Even with conventional oil, changing your oil every 3000 miles is a waste of money, and bad for the planet. Any car built since 2000 can easily go 5000 miles between changes (especially if its all highway miles like a trip out west is) and upwards of 10000 with synthetic. The 3000 mile oil change was brought to you by jiffylube.
 

Hawk

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Your flight cost is high. But perhaps you did factor in rental car cost?

Dude, who is flying into Reno for cheaper than that? Seriously, I'll be look at flights soon for April to visit my friends who moved out there this year. One caveat is I never do more that one connection and only connect through Dallas, Phoenix, Denver or Salt Lake. It minimizes the chances for delays or cancellations.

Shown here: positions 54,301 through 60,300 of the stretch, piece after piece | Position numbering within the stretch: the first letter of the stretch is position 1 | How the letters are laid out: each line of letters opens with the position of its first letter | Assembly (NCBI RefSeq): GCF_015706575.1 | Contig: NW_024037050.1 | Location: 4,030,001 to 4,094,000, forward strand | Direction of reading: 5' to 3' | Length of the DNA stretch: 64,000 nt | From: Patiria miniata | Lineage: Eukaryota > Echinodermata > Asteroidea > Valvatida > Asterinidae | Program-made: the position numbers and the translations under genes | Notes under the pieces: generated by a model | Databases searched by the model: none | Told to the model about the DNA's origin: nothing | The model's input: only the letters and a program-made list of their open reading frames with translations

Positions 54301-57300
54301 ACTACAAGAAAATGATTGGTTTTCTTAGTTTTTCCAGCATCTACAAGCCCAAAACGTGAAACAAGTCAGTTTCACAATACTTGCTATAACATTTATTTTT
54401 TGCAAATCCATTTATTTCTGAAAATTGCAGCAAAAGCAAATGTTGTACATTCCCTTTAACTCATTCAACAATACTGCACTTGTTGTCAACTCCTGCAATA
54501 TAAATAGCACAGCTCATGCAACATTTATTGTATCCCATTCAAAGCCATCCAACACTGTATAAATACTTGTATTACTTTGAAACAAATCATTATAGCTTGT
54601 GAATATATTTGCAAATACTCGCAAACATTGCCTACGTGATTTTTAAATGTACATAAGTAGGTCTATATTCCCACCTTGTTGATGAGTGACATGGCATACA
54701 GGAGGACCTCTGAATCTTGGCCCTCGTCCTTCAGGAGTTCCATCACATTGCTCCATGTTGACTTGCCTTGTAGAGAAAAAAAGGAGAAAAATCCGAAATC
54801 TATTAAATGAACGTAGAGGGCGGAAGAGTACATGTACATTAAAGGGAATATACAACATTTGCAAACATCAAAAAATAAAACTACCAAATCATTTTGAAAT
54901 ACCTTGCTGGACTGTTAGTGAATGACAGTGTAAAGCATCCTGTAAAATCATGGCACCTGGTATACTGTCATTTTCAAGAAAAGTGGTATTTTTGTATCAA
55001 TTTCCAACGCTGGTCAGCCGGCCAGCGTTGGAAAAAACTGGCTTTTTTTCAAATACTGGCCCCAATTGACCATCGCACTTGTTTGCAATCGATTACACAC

Hawk

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Even with conventional oil, changing your oil every 3000 miles is a waste of money, and bad for the planet. Any car built since 2000 can easily go 5000 miles between changes (especially if its all highway miles like a trip out west is) and upwards of 10000 with synthetic. The 3000 mile oil change was brought to you by jiffylube.

2015 Subaru Recommended with Synthetic is 5K and gas is premium for my car. Straight out of manual. On long trips I change it before going out and when I get back. The planet will never know. My cars last longer than most because of it. Sorry that is what I do.
 

jimk

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Thanks Hawk. Yesterday I skied all day with two gentlemen at Snowbird that were in their mid70s. They were both strong skiers. I kept quiet for most chairlift rides because these guys told so many amazing ski stories from their 60+ years of skiing all around North America and Europe. It was a privilege to listen and ski with them.